Marijuana Legalization: How Local Communities Can Band Together to Reduce Pot Arrests


A recent ACLU report revealed black Americans are almost four times more likely to be arrested for marijuana possession than white Americans. These differences persist despite comparable usage rates between both populations. In two Alabama counties (Morgan and Pike), black people represent 12 and 37% of the population but 100% of all marijuana possession arrests.

*Arrest Rates are per 100,000 - Graphic from

I initially assumed that beyond our racially biased war on marijuana, our justice system also had a conservative, southern Red State problem. However, after further inspection, it became clear my assumption was flawed. In fact, the five greatest arrest rate disparities were in places where President Obama enjoyed comfortable margins of victory in 2008 and 2012.

Table from

I share my experience of hasty conclusion-jumping to illustrate how there is no simple way to explain these inequities. Current drug laws, targeted law enforcement practices, and misguided district attorney priorities each contribute to the Disproportionate Minority Contact (DMC) within our justice system. DMC is particularly harmful for juveniles who are often court-involved on marijuana charges by their preteens.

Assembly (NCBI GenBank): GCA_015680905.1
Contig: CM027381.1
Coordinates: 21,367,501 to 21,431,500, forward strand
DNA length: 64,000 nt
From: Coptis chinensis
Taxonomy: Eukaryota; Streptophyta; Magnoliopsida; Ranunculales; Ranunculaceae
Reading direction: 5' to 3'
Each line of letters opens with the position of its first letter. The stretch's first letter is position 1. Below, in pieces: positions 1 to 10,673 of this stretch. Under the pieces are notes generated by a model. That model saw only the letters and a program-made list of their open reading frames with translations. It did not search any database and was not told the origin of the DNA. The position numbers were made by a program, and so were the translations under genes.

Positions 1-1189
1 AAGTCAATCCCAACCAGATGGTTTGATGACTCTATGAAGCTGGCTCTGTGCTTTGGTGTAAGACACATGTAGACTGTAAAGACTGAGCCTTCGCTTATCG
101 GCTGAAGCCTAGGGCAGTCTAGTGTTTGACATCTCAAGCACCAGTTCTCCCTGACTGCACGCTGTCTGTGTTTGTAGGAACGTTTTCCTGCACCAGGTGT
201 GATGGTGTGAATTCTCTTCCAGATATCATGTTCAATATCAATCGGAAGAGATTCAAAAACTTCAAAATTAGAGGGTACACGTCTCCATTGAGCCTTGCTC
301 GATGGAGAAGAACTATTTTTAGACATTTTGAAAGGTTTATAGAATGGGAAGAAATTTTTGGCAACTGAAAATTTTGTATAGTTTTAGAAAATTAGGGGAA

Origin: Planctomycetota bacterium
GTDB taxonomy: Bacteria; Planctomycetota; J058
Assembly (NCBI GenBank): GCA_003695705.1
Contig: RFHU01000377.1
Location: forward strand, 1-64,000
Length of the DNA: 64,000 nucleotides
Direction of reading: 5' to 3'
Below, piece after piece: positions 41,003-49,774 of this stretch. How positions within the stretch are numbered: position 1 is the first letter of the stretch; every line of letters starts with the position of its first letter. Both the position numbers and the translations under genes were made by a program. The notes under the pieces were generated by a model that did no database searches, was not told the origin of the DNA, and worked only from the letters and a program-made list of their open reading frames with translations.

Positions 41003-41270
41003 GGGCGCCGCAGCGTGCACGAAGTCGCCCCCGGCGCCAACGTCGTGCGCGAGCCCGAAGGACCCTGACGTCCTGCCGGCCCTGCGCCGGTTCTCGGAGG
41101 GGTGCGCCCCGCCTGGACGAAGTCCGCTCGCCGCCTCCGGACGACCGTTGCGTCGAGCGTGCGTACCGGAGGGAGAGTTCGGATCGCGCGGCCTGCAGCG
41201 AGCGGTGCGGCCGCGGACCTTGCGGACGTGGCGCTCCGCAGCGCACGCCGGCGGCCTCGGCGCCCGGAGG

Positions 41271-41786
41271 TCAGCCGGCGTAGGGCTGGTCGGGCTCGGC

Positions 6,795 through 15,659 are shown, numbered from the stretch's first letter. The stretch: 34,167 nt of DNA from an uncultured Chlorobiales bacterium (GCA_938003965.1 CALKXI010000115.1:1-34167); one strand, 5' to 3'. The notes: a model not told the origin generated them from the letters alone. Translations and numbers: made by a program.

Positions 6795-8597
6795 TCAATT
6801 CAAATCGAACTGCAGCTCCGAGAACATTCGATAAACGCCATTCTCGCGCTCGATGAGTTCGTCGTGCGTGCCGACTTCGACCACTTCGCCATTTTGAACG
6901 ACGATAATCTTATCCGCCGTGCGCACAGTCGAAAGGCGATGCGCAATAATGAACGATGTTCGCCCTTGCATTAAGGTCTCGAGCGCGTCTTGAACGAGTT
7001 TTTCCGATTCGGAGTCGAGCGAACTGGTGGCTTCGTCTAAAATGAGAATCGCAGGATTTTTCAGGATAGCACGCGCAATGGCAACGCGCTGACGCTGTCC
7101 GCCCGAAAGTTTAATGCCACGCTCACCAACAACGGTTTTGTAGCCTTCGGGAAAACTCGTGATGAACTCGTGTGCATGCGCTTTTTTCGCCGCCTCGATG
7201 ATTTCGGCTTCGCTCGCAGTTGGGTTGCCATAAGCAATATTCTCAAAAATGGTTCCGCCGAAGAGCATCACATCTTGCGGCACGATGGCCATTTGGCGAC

Though the ACLU report presents strong policy recommendations to address DMC through marijuana arrests, we can also learn from smaller programs across the country. The Department of Justice provides a database of successful DMC reduction strategies that can serve as a roadmap for local communities ready to make change. None of these programs represent a solution to the DMC that informs biased marijuana arrests in Morgan County, Alabama or Dubuque County, Iowa. However, these strategies can offer guidance to advocates looking to promote reform locally without reinventing the wheel.

In Miami-Dade County, the police department, court system, and juvenile services collaborated to create a Civil Citation Initiative to reduce first-time juvenile misdemeanor arrests. These youth have the opportunity to participate in programs that offer relevant interventions and services without experiencing the stigma of arrest. A 2007 survey of civil citation data showed that 95% of civil citations were issued to minority youth. Under older systems, these youth would be arrested and enter the court system.  Since its inception, the program has contributed to a 15% reduction in arrests and court system referrals.

Wayne County, Michigan uses a similar diversion model managed by the prosecutor’s office in Detroit. The Course Correct diversion program connects youth and families with available services in the community as an alternative to arrest. After an initial study, just 7.7% of 1,017 youth became court-involved within one year after completion of the program.

The ACLU report provides a roadmap for amending laws and justice system protocols that unfairly target black Americans. However, its recommendations will require elected officials to spend political capital to implement sweeping, important changes. Solving the racial inequities behind marijuana arrests will require multiple strategies, strong policy, and political will. For advocates frustrated the slow pace of change in legislative and executive branches of government, local DMC reduction strategies can represent another path forward.